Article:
Predator GuardsConical Baffle - Standard

Conical Baffle – Standard

How to Make a Conical (Zeleny) Baffle / Predator Guard

Predator guards on posts are essential to protect eggs, nestlings and incubating parents from climbing predators. To be effective against raccoons, a conical baffle (also called a Jensen-Arndt or “coolie hat” coon guard) needs to be at least 3 feet in diameter. Note that even this size does not deter large snakes (over five feet long) well. Conical baffles may be harder to make, more expensive, and less effective than a stovepipe baffle, and sharp edges can be a problem around children and during monitoring. Some raccoons learn to get around them. However, they are probably the easiest baffle to put up when a nestbox is mounted on a wooden post.

Materials: (note: tractor disc blades also work well, and can be found at farm auctions.)

Cone Baffle. Drawing by Bet Zimmerman.

  • 24 or 26 gauge galvanized sheet metal (which won’t rust), 3 feet x 3 feet (can also be made with sturdy hardware cloth, but beware sharp edges)
  • 3 wooden mounting blocks, 4″ x 1.5″ x 1.5″. You can also cut tabs that bend over and use them to fasten the cone to the post.
  • 1/4″ round head stove bolts or small, pan-head sheet metal screws
  • Tin snips
  • Hardened drill bits (for holes)
  • Paint (if desired, to cut down on heat reflectivity and for aesthetics.

Instructions: (also see alternative installation below.)

  1. Cut a 3 foot square piece of 24 or 26 gauge galvanized sheet metal. (You can get three guards out of a 3×8 foot piece of metal – see drawing below from Zeleny’s book.)
  2. Then cut out circles.
    • Your circle will be 18″ from the center of the circle to the edge (i.e., 36″ in diameter when flat – when formed into a cone the finished diameter will be less).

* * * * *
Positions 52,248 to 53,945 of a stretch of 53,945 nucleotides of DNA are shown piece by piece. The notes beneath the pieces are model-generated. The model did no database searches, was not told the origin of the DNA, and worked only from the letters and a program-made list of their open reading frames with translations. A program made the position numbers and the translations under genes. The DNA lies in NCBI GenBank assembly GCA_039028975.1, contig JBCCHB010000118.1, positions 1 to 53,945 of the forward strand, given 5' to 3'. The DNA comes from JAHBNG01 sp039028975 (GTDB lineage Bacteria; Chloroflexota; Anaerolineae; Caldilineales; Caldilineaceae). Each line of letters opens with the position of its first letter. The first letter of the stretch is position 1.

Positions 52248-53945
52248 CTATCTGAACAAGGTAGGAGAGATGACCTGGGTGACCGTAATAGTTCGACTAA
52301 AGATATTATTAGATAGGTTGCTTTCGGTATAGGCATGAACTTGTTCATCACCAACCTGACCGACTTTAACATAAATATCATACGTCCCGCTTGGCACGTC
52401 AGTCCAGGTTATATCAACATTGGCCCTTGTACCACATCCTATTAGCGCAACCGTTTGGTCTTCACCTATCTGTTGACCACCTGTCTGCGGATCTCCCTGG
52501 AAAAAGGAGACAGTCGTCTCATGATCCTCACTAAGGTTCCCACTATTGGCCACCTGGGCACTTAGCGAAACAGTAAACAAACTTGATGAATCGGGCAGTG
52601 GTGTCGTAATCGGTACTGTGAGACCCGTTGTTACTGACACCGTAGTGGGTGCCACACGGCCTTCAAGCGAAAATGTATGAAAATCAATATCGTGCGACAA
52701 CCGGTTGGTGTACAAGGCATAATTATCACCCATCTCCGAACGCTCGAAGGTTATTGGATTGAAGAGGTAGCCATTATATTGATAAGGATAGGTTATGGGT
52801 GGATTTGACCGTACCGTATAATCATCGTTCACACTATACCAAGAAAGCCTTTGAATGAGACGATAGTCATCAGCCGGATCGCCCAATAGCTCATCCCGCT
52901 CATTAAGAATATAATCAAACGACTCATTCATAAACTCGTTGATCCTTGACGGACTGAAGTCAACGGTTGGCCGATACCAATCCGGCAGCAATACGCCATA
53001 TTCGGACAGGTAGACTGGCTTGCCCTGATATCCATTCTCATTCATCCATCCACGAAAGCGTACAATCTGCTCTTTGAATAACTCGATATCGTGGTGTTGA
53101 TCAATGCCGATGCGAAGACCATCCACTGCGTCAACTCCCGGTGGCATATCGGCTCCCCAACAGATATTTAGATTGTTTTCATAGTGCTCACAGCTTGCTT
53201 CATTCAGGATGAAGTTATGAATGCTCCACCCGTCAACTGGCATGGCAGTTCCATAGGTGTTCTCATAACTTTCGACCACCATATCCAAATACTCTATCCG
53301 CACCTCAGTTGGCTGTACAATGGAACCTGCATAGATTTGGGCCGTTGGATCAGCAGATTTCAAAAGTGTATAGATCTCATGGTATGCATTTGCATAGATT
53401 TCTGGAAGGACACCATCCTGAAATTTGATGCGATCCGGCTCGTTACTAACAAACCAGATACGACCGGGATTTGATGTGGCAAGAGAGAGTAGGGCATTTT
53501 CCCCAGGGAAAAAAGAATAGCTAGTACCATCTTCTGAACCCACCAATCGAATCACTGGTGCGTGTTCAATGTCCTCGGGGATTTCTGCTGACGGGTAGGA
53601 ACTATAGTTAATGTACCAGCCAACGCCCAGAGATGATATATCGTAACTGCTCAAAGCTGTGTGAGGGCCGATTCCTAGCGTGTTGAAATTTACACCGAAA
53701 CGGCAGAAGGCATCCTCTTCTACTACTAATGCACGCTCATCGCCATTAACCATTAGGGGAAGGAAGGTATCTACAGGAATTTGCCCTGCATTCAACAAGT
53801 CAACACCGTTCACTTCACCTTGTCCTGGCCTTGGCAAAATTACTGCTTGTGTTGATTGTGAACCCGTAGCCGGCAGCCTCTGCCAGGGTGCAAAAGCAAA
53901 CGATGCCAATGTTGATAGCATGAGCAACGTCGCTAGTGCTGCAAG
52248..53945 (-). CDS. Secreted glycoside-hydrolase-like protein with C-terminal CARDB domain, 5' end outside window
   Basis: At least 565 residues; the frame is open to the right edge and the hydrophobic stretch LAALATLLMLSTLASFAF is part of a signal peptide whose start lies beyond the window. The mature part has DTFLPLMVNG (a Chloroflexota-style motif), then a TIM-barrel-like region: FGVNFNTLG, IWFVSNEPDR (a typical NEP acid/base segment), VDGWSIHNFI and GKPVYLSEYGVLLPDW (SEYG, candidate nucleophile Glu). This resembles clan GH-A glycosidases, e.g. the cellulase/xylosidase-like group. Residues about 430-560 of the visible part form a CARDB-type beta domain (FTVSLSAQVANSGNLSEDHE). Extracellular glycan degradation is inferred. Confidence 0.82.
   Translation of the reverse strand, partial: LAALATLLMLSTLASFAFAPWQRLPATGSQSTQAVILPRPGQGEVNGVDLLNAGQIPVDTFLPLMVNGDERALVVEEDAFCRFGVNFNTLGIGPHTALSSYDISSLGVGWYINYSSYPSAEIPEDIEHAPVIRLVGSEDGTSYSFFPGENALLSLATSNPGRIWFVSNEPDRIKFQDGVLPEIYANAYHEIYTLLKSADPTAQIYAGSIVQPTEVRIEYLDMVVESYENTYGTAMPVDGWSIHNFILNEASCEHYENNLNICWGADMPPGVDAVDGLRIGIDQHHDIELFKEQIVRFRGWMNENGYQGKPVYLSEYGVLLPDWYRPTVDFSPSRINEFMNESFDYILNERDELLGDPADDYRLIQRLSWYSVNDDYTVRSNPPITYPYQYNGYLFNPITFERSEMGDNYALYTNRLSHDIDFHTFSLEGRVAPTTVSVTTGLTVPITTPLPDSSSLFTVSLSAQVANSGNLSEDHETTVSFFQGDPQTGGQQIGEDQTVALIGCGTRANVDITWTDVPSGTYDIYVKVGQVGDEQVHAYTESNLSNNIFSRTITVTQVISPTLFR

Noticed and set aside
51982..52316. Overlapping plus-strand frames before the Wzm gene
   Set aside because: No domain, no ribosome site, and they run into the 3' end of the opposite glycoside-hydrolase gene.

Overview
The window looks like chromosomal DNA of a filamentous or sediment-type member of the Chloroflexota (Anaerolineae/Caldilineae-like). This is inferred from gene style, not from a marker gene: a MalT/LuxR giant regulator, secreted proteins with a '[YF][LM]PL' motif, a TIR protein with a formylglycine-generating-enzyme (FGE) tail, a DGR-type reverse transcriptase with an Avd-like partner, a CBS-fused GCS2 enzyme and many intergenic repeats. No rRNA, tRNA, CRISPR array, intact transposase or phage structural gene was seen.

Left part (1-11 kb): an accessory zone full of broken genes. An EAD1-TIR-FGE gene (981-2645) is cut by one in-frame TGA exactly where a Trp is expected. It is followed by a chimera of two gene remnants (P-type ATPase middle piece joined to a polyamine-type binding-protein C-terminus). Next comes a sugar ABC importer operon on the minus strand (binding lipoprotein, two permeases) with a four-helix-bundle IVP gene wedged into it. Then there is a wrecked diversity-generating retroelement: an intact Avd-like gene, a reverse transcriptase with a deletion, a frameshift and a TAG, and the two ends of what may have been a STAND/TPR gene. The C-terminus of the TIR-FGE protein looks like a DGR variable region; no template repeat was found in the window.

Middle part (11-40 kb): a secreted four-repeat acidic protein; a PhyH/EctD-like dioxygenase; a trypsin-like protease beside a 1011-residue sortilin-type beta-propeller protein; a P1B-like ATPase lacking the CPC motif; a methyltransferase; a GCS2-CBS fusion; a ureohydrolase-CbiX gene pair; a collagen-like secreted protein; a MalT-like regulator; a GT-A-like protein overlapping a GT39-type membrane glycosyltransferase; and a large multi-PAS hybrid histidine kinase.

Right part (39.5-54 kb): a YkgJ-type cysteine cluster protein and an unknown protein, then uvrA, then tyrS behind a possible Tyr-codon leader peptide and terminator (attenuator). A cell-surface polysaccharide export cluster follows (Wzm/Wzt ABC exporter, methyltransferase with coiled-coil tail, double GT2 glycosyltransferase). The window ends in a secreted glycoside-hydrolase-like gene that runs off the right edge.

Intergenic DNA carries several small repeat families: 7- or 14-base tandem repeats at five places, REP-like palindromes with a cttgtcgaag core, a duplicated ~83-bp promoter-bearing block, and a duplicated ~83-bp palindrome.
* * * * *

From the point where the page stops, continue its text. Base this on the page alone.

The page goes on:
• You can make a homemade compass to scribe the metal, using a stick of wood with two sharp nails placed 18″ part, or a piece of string and a magic marker.
    • To form a cone, you will need an open triangle that measures 9″ on the bottom.
  3. cone guard set up with tennis ball courtesy LBBS
    Tennis ball set up. See more photos.

    To facilitate cutting, follow the numbering sequence. To make the first cut (A-B line) make a slot at A with a cold chisel to insert metal shears.

  4. You can either attach the cone to the post using angled wooden blocks (see Step 6) or metal tabs from the center hole that bend over and are nailed to the pole. Make the tabs about 1.5″ wide, and bend them up to nail to pole/box. The blocks might be better as they will make the baffle wobbly, which is harder to climb.
  5. Include a hole (with tabs if desired) in the center that will be big enough for your post:
    • 5″ hole fits 4″ diameter post
    • 6″ hole fits 5″ diameter post
    • 7″ hole fits 5.5 – 6.5″ diameter post
    • 7.25″ hole fits 6″ diameter post
    • If you have a metal/T-post, or small wood post, you can make a V cut instead in the center with three small tabs that can be used to attach the cone the bottom of a 2×4 on the back of the nestbox.
  6. If you don’t make pre-cut metal tabs you can make angled wood blocks to nail the guard in place. The ends should be angled to fit flush against the post. Drill pilot holes through the nailing block to the post.
  7. When installing the guard, overlap the cut edge to the dotted line in the drawing below.
  8. Join the ends with two to four 1/4″ round head stove bolts or use four small, pan-head sheet metal screws to hold it together.
  9. Paint if desired.

LBBS Alternative Installation Instructions (easier – does not require tab or wood block. Can also be used on T-posts.) SEE PHOTOS. Cone guards CAN be defeated by some long snakes. Watch this photos of a Yellow-bellied Water Snake in a Wood Duck box outfitted with a 30″ cone guard.

  1. Attach a non-flimsy conduit hanger iron/bracket to the pole. Tighten.
  2. Cut a tennis ball in half. Cut an X in the center of the top half. (You can find leftovers at tennis courts)
  3. Slide the tennis ball over the pole to rest on the bracket.
  4. Slide the cone down to rest on the tennis ball and bracket. The tennis ball fills any holes or gaps that would allow small snake or mouse to come up the pole trying to reach the box.


Conical bafflle instructions.

More Information:


      • Bluebird: How You Can Help Its Fight for Survival
      • Bluebirds (Camp & Cottage Collection, 2. Wildlife)
      • Bluebirds Forever
      • The Bluebird Monitor’s Guide to Bluebirds and Other Small Cavity Nesters
Conical Guard. Photo by Jay Brindo
Photo of conical guard (22″ wide at bottom) by Jay Brindo. Notice scratch marks from raccoon which was unable to get past the guard.

There are so many ways to burn time. The glorious way to spend it is to add plants and wildlife that will have ripple effects far beyond our lives.
– Ron Baltrunas, 2005


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